An insider's account: The making of the MOBILE Act
Some of you might remember the Schoolhouse Rock animation from the 1970s about how a bill becomes a law, with the central character being “Bill” himself. The words of ol' Bill and his dream of becoming a law stuck with me my entire life, and through the confluence of circumstance, time and opportunity, I have been able to see it play out in real life.
Back in 2015, I was an in-house lawyer with Compass Bank and we were expanding its online operations — particularly online account origination. One of the first hurdles we had to overcome was how to verify the identity of the customer/potential customer without ever meeting them face-to-face.
There are plenty of vendors in the marketplace ready to provide this service, but it is a hard dollar cost, and given the number of data breaches we have seen over the last few years, not as secure as most people would like. A suggested process was asking the applicant to submit a selfie and a copy of their driver's license electronically, so they could be compared just like with an in-person application. It seemed like a viable option until we started our legal research.
It turns out that there were several states where this would be a problem. They had laws on their books that prohibited copying state issued driver's licenses and identification cards. Even though we were told that those laws were to prohibit counterfeiting and would not be applied against the bank, we could not advise a course of action that would entail a knowing violation of the law.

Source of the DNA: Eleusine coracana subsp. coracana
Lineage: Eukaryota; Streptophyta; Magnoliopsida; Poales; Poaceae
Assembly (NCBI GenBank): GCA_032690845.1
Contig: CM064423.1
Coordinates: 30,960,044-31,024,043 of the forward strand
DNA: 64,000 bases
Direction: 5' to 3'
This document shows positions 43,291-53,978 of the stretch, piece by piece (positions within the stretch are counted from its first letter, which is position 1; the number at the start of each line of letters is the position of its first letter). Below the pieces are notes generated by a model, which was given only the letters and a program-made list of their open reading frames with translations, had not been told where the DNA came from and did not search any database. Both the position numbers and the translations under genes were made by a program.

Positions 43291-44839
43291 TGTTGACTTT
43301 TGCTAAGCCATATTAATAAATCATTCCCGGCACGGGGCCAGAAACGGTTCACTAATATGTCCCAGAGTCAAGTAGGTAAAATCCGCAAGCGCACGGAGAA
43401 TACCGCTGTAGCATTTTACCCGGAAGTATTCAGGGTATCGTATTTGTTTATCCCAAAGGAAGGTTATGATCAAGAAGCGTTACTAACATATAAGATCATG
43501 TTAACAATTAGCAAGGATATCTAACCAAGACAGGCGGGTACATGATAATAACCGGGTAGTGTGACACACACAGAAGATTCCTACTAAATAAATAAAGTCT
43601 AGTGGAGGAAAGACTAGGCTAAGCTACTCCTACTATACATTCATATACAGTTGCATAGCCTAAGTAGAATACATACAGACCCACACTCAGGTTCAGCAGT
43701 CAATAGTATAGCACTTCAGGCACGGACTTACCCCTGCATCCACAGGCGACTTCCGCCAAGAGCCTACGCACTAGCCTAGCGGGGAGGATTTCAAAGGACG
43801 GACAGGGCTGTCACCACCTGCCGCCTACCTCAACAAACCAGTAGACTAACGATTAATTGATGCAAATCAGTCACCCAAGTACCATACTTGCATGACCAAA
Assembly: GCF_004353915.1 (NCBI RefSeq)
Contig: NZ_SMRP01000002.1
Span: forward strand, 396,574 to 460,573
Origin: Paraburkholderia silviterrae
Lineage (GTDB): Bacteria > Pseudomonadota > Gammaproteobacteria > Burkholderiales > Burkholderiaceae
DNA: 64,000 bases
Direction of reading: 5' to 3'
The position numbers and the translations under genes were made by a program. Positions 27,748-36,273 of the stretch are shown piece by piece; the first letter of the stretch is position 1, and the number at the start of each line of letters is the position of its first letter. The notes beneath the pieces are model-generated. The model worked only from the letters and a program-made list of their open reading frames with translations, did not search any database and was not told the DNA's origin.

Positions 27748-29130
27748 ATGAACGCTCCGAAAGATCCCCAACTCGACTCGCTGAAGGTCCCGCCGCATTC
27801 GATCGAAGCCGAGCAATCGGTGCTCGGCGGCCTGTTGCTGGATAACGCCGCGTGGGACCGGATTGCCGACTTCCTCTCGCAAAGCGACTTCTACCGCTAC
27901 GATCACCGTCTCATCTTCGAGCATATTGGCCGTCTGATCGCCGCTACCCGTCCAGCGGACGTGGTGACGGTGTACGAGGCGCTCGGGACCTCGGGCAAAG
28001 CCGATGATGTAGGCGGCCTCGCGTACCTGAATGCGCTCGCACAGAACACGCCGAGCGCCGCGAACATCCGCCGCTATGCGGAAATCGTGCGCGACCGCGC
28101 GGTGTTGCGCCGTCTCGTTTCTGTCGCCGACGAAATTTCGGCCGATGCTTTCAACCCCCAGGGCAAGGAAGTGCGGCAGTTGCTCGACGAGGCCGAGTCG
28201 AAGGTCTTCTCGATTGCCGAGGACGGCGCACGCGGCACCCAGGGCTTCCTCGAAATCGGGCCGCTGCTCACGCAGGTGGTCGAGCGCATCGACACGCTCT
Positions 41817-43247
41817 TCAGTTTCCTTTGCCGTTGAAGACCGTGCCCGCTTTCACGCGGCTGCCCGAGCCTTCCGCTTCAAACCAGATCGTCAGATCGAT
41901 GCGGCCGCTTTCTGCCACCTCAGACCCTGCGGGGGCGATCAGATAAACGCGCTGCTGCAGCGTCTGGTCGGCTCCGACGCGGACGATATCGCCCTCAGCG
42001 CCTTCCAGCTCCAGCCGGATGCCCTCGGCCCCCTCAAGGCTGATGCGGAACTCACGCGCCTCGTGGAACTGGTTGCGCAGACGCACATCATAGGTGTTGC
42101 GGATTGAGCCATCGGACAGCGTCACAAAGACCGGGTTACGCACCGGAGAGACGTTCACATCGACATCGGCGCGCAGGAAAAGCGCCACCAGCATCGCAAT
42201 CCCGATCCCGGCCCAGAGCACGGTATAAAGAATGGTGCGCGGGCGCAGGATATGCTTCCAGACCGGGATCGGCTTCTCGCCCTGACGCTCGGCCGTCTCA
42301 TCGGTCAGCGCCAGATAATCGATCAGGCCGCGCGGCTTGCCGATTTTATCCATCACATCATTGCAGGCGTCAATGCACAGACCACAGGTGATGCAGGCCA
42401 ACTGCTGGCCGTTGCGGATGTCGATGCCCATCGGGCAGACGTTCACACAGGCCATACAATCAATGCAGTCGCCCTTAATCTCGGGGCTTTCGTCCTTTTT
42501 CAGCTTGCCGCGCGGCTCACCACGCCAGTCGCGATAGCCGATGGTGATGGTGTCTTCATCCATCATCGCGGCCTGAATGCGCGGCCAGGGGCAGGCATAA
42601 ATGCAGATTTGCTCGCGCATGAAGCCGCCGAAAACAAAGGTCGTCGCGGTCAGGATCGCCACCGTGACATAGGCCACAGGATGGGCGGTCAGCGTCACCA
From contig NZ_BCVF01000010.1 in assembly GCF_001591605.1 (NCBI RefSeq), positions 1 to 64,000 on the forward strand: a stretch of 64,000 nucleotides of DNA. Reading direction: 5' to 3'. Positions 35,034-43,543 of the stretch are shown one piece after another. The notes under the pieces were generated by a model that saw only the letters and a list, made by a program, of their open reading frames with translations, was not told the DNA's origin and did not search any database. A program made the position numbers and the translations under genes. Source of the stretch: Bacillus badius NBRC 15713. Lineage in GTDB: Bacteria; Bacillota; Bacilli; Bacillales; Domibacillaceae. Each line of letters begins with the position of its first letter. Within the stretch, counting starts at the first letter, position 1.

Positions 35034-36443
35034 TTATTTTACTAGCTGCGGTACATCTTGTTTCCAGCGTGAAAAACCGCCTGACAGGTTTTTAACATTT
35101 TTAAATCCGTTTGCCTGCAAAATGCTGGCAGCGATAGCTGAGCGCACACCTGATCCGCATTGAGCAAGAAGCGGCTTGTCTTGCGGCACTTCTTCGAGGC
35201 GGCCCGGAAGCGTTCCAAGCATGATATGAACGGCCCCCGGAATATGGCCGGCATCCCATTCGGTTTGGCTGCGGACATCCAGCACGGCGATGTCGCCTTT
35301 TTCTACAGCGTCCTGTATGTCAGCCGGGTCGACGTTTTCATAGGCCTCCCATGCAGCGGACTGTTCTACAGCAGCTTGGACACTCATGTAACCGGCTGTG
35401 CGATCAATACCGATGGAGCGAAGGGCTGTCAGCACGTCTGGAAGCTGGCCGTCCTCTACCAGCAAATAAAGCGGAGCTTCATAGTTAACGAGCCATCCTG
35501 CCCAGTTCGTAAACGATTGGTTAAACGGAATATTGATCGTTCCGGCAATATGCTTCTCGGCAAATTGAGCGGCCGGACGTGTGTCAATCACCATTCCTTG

As we considered alternatives, workarounds and programming options, it occurred to me that the most direct and certain avenue was one we had not considered — a superseding federal law.
Once we had a draft bill, we were ready to see if we could pitch it. I was lucky that Compass Bank had a federal lobbyist. He had to find willing legislative sponsors, which entailed meetings and materials that presented the case for this bill. When we got a potential sponsor interested, they wanted to know what industry groups, trade associations and consumer advocates thought of the bill. So, we had to have meetings and conversations with these groups to get their buy-in. Some groups had specific concerns that would require some tweaking and revising of the bill as we went along.
Now, keep in mind months and months have now gone by since the writing of the original bill. However, we were able to find a House sponsor and the measure was introduced as the MOBILE Act (Making Online Banking Initiation Legal and Easy). It was a huge day for me — my idea went all the way to the U.S. House of Representatives. But, with elections looming in 2016, that's as far as it went, and the bill died in the House at the end of the term.
In 2017, with all the changes the election had wrought, we had a renewed sense of optimism that the bill could actually pass. Bank regulation reform had become a hot topic and the majority in the House and the Senate were publicly advocating change. So, our lobbyist went to work again. The additional security this process could add for online account origination was a key selling point with the Equifax data breach fresh on everyone’s minds. It was again introduced in the House and passed in January of this year. It was then incorporated into the Senate deregulation bill that passed on March 14, 2018. Assuming that the House and the Senate can come to an agreement on the Senate package, President Trump has indicated he is anxious to sign this legislation into law.
Once the MOBILE Act is law, banks will be able to take a copy of driver’s license from any state to verify an identity. It will allow additional security and efficiency in online account origination, which is not only the wave of the future, it is the way of the present. Following years of depressed interest rates and fee-income limitations, anything like the MOBILE Act that can potentially cut costs without exposing the bank or consumers to additional risk should be very welcome.
Sometimes the simplest solutions are the best. We don't need things more complex than they have to be and Congress needs to understand that the banking industry needs action and relief. Bankers can get in touch with their representatives and tell them to move the deregulation package forward. As my experience shows, the financial industry can initiate and facilitate positive change.